05/03/2023, 8:39 am EDT

Europe Month 1-4 Ahead/Summer 2023 Outlook: Regenerating important heat/dryness is likely (again) during summer of 2023.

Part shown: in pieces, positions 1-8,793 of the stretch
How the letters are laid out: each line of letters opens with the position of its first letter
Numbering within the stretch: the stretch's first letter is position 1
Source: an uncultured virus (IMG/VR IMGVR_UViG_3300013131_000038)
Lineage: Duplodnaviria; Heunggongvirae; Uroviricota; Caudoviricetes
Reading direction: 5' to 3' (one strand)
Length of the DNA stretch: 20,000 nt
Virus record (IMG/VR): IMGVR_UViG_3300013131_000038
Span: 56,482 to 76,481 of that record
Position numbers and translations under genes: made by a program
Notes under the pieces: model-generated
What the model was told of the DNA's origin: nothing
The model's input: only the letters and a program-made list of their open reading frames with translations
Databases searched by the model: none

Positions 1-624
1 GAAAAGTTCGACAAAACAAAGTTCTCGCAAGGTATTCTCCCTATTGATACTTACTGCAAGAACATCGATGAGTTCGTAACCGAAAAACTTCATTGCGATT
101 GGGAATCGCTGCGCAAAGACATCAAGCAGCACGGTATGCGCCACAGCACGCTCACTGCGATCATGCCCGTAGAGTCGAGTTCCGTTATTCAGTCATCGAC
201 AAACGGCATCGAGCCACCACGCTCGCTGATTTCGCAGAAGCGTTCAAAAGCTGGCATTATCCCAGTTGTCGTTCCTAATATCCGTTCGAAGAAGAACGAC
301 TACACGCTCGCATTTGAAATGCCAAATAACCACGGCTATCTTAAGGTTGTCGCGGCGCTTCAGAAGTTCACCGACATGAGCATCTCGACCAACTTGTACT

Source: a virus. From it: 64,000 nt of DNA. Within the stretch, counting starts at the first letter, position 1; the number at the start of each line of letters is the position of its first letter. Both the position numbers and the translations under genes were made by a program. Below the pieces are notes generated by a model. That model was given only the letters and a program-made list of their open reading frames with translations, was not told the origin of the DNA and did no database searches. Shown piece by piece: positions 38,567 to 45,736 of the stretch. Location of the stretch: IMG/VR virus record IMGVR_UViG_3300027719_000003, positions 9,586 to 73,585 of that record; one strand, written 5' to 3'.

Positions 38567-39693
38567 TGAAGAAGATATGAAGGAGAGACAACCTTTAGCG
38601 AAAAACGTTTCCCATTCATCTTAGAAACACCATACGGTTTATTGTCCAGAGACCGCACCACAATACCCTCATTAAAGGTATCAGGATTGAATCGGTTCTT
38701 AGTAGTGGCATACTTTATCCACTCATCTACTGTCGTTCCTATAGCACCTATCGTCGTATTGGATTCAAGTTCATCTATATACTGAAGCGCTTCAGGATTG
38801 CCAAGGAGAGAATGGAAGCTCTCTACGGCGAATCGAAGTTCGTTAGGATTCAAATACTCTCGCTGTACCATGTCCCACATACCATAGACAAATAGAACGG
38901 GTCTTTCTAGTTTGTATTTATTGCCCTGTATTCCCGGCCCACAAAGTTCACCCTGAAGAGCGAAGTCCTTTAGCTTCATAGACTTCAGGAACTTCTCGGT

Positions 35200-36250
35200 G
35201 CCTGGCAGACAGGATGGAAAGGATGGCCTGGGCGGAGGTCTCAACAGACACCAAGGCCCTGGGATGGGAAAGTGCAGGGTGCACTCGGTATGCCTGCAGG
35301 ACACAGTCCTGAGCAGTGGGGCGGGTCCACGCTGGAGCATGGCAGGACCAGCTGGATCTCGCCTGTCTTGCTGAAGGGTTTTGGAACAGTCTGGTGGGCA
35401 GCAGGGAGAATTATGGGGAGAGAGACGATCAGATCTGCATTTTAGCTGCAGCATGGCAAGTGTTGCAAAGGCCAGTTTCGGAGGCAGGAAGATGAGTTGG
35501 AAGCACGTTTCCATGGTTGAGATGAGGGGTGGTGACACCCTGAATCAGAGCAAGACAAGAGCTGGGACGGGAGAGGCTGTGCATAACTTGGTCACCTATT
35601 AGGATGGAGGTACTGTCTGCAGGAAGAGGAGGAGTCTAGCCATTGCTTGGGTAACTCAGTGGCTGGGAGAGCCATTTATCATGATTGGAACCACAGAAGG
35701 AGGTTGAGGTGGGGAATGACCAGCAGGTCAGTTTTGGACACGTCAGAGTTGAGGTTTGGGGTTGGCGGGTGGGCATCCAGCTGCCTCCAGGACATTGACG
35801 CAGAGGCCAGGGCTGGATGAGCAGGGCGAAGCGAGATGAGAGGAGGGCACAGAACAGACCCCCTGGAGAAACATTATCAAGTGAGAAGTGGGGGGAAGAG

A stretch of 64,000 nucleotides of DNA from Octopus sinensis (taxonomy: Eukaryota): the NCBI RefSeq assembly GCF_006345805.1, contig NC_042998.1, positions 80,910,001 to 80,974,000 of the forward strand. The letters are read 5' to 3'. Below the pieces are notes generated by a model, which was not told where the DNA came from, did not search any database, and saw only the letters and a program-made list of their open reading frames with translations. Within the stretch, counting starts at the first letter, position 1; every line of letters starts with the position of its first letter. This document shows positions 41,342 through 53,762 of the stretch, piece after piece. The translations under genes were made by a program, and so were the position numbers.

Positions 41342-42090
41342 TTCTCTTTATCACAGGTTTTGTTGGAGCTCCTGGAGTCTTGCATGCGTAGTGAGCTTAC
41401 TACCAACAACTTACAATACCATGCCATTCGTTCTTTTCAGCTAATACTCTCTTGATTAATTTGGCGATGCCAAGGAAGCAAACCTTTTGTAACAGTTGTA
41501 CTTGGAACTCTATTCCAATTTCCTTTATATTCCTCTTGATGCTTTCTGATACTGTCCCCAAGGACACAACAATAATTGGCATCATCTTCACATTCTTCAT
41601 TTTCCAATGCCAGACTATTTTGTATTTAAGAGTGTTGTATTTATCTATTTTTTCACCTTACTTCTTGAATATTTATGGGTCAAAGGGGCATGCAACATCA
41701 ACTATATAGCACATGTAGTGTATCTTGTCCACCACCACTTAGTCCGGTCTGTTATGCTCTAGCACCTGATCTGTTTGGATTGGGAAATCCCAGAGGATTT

Executive Summary: The Europe/Western Russia month 1-4 ahead outlook valid through September 2023 indicates more heat and dryness for Europe ahead. The meteorological summer 2023 forecast indicates widespread anomalous warmth for Europe, the Black Sea region, and across the Caspian Sea. Despite wet soils to start the warm season across Central/East Europe, a drier than normal summer climate is ahead. Dryness is also likely across the eastern Black Sea/Caspian Sea region. Evolution of a marine heat wave off Northwest Africa could enhance the very warm/dry climate forecast if this feature persists. The evolving drought that follows this hot/dry forecast is not as severe as last year except for South-central/Southwest and Northern Europe. Fig. 1-2: The Climate Impact Company constructed analog climate forecast of temperature and precipitation anomalies for Europe/Western Russia for JUN/JUL/AUG 2023. Climate: The Europe/Russia season 1-3 ahead climate forecast is based on development of positive phase Indian Ocean Dipole (+IOD), evolving El Nino, and optimum climate normal (OCN) featuring the 10-year climatology. During the 2023 warm season, +IOD develops according to Australia Bureau of Meteorology. When +IOD is in-place, the warm SSTA pattern in the western tropical Indian Ocean fuels thunderstorm activity. Latent heat release from that convection released poleward and on average leads to an enhanced subtropical high-pressure system just east of the Black Sea which causes increased anomalous hot and dry climate risk. To compensate for the ridge, an intense trough forms to the north across Northern Russia during summertime. The +IOD analog years are 1997, 2006, 2012, and 2015. This pattern weighs heavily on the warm season outlook for Europe and Western Russia. The +IOD pattern considered for autumn weakens by late year and is not part of the winter 2022-23 outlook. El Nino arrives during the next 1-2 months. The intensity level is uncertain. There is about equal risk of a weak or strong El Nino developing during the middle third of 2023. Later this year a stronger El Nino is likely. To cover an organized El Nino climate risk for Europe/Western Russia, added are analog years 1997 and 2015. The influence on Europe climate by an oncoming El Nino is a wet bias for far southern areas and drier/warmer than normal with latitude. Finally, the persistence and influence on climate to the northern hemisphere by the Northeast Pacific marine heat wave (MHW) and North Atlantic warm hole (NAWH) beginning in 2014, an optimum climate normal (for 2014-22) are considered for the forecast. On average, the OCN climate influence on Europe during the warm season is drier/warmer than normal for Central Europe to Ukraine. In addition, MHW activity is evolving off the northwestern coast of Africa and southwest of Europe. The attendant high-pressure ridge is causing early season heat and promoting drought in Northwest Africa/Southwest Europe. If this feature continues to evolve adjustments to the forecast may be necessary biased toward more dryness and heat for Southwest Europe extending northward with time. June 2023: The early meteorological summer outlook indicates developing anomalous heat centered on the Caspian Sea region. Anomalous heat also evolves across South-central Europe and expands northward during the month. The MHW off the Northwest Coast of Africa could bias this anomalous heat and dryness farther west. The precipitation forecast is confident with wet weather centered on Western Turkey but could be drier in France due to the Northwest Africa MHW and attendant upper ridge pattern. Central and Northern Europe are drier than normal. Fig. 3-4: The Climate Impact Company temperature and precipitation anomaly forecast for June 2023 across Europe/Western Russia. July 2023: Upper ridge pattern brings a hot and dry mid-summer to much of Europe. Downstream the upper ridge location, an equally impressive upper trough cools Northwest Russia. The upper trough may produce mid-summer thunderstorm activity affecting parts of Western Russia and the Black Sea region. Fig. 5-6: The Climate Impact Company temperature and precipitation anomaly forecast for July 2023 across Europe/Western Russia. August 2023: Late meteorological summer emphasizes a high latitude upper ridge pattern leaving the northern 2/3 of Europe drier and hotter than normal. The dryness and anomalous heat spreads into Southwest Russia and the Black Sea region. Southern Europe is also warmer than normal although wet weather threats are possible for Southeast Europe. The NAWH upper trough budges eastward to bring late summer rains to U.K. Fig. 7-8: The Climate Impact Company temperature and precipitation anomaly forecast for August 2023 across Europe/Western Russia. September 2023: The upper ridge shifts southward causing the dry climate to shift while all of Europe and into Western Russia is likely to remain warmer than normal. Fig. 9-10: The Climate Impact Company temperature and precipitation anomaly forecast for September 2023 across Europe/Western Russia.